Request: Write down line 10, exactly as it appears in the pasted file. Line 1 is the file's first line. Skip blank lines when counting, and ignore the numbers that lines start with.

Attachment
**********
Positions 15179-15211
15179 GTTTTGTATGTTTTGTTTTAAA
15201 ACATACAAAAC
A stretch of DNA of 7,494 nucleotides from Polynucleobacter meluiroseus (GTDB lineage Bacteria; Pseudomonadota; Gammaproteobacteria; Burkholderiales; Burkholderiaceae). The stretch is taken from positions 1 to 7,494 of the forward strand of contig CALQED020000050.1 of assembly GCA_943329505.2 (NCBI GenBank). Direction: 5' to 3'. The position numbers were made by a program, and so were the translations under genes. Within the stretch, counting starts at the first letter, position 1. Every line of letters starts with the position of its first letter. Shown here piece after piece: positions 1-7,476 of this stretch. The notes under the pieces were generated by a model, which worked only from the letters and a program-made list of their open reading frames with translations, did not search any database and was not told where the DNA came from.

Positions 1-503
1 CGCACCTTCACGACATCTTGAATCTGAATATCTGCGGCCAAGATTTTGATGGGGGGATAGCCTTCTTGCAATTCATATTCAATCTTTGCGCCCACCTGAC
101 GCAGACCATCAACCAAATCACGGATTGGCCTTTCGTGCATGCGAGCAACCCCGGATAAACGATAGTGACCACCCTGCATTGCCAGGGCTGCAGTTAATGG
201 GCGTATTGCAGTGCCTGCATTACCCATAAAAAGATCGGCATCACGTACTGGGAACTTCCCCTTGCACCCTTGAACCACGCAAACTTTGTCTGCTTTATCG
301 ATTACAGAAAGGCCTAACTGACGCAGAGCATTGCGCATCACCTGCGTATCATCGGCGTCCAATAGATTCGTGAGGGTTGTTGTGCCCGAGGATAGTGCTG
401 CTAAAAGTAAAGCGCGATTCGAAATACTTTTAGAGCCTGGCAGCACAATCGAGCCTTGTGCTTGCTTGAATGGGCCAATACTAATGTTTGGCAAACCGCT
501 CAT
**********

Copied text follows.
401 CTAAAAGTAAAGCGCGATTCGAAATACTTTTAGAGCCTGGCAGCACAATCGAGCCTTGTGCTTGCTTGAATGGGCCAATACTAATGTTTGGCAAACCGCT